To find out how these animals are affected by the boost of food, the researchers sent a Remotely Operated Vehicle (ROV) equipped with video and sampling equipment to the base of the canyon. Piloted from a control room onboard a ship at the ocean surface, the ROV dove more than a mile to the canyon floor. As the ROV crept across the seafloor sediment, it video recorded everything in its path and pushed plastic tubes into the mud, pulling up cores of and animals and silt.
When they brought the samples back to the surface, they found nearly 200 species in the sediment. But as they sampled closer to the canyon walls, they were surprised to find that despite the extra food and nutrients, the small sediment-dwellers (0.25 to 25 mm in size) became even smaller and less diverse. Why might this be?
A closer look at the video footage suggests the answer lies not in the sediment, but just above. As the ROV approached the canyon walls, the researchers noticed swarms of bigger, mobile animals crabs, starfish, urchins, sea cucumbers and other seafloor scavengers crawling on the sediment surface. Normally few and far between, these animals sense that food has arrived and converge at the base of the cliffs, the researchers explained. "The cliff face becomes a smorgasbord for larger animals," said McClain.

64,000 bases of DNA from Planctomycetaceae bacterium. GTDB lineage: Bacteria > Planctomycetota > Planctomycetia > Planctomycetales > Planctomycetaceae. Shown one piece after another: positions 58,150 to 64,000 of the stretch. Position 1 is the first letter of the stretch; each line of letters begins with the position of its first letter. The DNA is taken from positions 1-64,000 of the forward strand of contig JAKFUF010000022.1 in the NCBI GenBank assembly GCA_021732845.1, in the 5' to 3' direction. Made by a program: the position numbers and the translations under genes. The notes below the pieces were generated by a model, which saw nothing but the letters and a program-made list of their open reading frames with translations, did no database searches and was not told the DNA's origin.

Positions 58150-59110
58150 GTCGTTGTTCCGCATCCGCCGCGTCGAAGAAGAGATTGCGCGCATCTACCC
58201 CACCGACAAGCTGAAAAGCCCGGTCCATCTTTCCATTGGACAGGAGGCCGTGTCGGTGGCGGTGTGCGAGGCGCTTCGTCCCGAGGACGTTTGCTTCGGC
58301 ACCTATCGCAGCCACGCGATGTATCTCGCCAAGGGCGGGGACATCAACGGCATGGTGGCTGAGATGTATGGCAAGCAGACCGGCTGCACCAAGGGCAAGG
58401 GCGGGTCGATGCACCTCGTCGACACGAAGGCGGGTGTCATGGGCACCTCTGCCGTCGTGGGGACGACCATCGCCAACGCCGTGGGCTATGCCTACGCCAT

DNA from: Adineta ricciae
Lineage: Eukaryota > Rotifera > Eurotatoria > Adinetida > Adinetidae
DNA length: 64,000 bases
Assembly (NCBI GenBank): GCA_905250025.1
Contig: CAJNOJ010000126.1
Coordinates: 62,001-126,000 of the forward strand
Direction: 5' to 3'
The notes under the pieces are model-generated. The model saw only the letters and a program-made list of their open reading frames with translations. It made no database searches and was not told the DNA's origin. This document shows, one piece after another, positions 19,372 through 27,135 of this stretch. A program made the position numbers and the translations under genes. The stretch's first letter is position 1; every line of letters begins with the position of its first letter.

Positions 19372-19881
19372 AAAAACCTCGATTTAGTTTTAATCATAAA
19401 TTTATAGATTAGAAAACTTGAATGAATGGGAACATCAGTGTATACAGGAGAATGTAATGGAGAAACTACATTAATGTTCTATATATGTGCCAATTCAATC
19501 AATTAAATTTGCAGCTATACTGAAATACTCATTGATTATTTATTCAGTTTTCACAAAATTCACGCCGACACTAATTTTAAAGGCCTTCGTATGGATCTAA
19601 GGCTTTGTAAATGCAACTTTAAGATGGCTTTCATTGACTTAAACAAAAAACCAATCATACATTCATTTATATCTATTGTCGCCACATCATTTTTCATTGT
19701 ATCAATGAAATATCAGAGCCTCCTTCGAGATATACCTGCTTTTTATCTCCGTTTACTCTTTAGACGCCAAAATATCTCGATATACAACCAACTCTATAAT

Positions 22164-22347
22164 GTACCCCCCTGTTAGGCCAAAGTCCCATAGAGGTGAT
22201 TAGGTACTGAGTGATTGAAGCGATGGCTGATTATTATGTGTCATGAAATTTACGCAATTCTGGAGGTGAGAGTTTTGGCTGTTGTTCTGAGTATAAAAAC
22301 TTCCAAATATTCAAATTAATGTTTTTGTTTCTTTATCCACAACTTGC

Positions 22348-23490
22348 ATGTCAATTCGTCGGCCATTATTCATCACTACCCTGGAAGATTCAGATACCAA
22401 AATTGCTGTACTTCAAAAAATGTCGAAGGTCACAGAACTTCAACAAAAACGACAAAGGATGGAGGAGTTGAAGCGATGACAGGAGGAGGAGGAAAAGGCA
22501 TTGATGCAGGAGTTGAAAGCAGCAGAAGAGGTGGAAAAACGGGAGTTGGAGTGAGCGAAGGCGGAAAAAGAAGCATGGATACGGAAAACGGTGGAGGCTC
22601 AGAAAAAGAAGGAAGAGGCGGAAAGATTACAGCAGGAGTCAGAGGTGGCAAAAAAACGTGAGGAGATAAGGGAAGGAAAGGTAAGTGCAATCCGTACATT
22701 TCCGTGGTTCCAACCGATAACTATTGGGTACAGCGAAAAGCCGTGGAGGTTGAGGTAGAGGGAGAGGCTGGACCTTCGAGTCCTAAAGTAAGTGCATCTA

Ironically, more food for big, mobile animals on the sediment surface is bad news for smaller sediment-dwellers buried below. The larger animals devour all the food in their path as they plow across the canyon floor, wrecking habitat and leaving little for other animals to feed on. "Larger organisms come in and they churn up the sediment and eat all the food. That has big consequences for smaller animals that live there," McClain explained.
"The number of species near the cliff face was reduced by half compared to the middle of the canyon,"
|Contact: Robin Ann Smith|
National Evolutionary Synthesis Center (NESCent)